In 2000, this religious program was started to promote world peace and harmony with an intention to chant 1 Billion holy names of Rama and Krishna. The venue for this 'Nama Japa' is 'Harinama Mandapa', which can be found ahead of the first temple of Prahlada Narasimha. Here, one can see two sets of 108 granite steps, where the devotee can chant the 'Hare Krishna Mahamantra' at each step. Following the chant of 'Mahamantra' for 108 times, the devotee can enter the Narsimha Temple. 

FOLK Program

This is an unusual program in which, bachelors between the age group of 19 and 29 can take part. The "Friends of Lord Krishna" (FOLK) has been organized to create an understanding of the Vedic culture among the youth of Bangalore. It is held on Saturdays and Sundays, where classes, discussions and practical sessions on Vedic philosophy and lifestyle are undertaken. 

Free Prasadam for All

The temple offers a bowl of 'Kichri' (made of rice and pulse) to its each visitor. The vast kitchen of the shrine is equipped with modern equipments and has the capacity to provide food for two thousand visitors per hour. Besides prasadam, the kitchen is also used to prepare variety of delicacies that are offered to the Lord. Recently, they have started a bakery, which has become popular for its egg less cakes and biscuits all over the Bangalore. 

Cow Protection Program 

Following the knowledge of the Vedas, the temple also promotes protection of cows. Being the primary element, Cows are essential for a prosperous and healthy society. Bangalore Iskcon 'Gaushala' retains not less than 40 cows. The milk of these cows is used in the making of various dishes and delicacies.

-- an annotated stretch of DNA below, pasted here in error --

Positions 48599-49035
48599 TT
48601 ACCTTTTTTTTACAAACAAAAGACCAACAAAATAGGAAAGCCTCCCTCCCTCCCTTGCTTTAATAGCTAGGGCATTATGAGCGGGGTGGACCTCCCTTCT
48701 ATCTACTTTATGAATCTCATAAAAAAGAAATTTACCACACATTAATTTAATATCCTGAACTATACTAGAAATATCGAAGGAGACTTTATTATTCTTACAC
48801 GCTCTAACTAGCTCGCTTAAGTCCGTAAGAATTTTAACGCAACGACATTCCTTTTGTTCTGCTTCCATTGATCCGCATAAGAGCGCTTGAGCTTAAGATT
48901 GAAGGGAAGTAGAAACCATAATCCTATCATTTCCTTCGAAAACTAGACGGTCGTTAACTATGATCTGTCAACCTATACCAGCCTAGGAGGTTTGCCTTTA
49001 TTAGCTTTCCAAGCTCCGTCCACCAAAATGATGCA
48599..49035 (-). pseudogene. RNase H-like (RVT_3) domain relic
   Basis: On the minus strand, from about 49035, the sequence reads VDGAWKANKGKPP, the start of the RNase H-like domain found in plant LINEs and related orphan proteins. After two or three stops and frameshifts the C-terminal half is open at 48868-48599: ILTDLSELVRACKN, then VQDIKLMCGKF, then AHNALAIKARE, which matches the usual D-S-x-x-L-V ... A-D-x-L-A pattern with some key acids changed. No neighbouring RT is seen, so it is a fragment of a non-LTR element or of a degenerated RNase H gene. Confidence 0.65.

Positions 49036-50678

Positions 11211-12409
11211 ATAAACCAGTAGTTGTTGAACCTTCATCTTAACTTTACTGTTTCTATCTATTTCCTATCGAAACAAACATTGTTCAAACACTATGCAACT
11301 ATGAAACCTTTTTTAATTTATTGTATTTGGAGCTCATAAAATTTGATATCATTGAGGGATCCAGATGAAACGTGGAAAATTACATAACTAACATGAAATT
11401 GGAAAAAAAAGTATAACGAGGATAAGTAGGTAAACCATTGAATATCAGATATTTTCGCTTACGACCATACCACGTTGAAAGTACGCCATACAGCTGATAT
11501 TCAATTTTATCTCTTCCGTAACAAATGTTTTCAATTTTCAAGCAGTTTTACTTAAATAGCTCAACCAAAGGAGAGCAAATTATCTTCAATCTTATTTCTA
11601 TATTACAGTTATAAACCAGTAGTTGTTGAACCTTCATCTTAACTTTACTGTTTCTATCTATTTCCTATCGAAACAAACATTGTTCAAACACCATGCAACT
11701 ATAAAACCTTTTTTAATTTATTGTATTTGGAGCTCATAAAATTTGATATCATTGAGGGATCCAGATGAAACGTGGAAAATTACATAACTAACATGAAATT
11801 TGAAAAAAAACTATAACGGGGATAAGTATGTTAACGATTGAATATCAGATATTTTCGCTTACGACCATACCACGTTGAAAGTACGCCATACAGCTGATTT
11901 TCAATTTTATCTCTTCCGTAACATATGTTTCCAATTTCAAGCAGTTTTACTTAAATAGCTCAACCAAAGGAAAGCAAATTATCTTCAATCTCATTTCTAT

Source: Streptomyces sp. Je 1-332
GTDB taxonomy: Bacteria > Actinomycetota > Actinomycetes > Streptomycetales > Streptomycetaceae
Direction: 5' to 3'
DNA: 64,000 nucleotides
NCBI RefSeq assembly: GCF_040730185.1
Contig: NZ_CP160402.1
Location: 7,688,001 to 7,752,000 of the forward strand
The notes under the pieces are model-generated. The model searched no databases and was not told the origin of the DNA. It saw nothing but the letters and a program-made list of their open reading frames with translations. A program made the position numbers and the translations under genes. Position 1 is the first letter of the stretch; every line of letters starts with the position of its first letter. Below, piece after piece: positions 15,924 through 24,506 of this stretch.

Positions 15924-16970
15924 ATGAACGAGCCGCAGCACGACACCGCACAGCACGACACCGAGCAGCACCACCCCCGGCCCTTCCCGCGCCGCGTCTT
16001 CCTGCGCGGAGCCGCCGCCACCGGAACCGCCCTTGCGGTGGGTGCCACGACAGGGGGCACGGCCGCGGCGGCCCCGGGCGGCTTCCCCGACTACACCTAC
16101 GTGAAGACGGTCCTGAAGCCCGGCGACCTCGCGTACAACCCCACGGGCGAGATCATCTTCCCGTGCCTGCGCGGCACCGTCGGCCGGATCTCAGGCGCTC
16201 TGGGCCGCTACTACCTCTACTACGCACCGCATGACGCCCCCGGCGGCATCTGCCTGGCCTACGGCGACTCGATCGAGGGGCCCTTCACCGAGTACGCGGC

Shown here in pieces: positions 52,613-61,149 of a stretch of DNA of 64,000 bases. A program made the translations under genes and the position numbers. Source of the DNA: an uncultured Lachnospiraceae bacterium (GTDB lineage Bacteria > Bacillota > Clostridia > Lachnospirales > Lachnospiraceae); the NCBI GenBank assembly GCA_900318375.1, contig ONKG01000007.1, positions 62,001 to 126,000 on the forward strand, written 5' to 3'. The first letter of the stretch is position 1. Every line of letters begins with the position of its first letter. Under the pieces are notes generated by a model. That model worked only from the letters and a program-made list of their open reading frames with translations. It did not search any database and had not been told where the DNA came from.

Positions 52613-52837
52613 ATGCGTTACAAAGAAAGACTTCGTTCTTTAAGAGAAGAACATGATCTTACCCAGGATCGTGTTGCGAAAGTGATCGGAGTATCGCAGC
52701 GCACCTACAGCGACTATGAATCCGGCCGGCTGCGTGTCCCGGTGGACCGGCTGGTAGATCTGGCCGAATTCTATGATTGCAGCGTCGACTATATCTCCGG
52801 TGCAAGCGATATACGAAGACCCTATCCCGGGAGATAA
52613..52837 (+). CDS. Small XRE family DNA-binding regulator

Multivision Cinema

The Multivision Cinema at ISKCON Bangalore is accredited for being the first show combining visual projection and animatronics in India. Visualized by the devotees of the United States, the cinema comprises 14 projectors in the company of laser Disc players, the surround sound processors and the animatronics mechanisms. The 40-minute cinema ends on a spiritual note and is organized everyday at regular intervals.


This is another scheme to encourage and preserve the conventional art and craft of South India. It supports and promotes the skilled artisans and craftsmen by providing them a channel for their work. The products made under this project are accessible at "Dakshinakriti" (the temple's sculpture showroom).

Srila Prabhupada Museum

The museum attempts to create, a sense of awareness, among the mass of people, about the contributions made by Swami Prabhupada. This architectural marvel is dedicated to the founder of the entire Iskcon movement. 

Bhaktivedanta Book Trust 

Bhaktivedanta Book Trust is engrossed in translating and publishing Srila Prabhupada's multifarious works in the Kannada language. Various well-known writers of Kannada language are drawn in to translate the books. 

Goloka Seva Trust 

This project involves promotion and maintenance of the valuable art of incense (agarbatti) creation, by means of pure natural ingredients. This trust produces more than 73 types of incense specifically meant for worship. Their products are available at the temple counters for the visitors.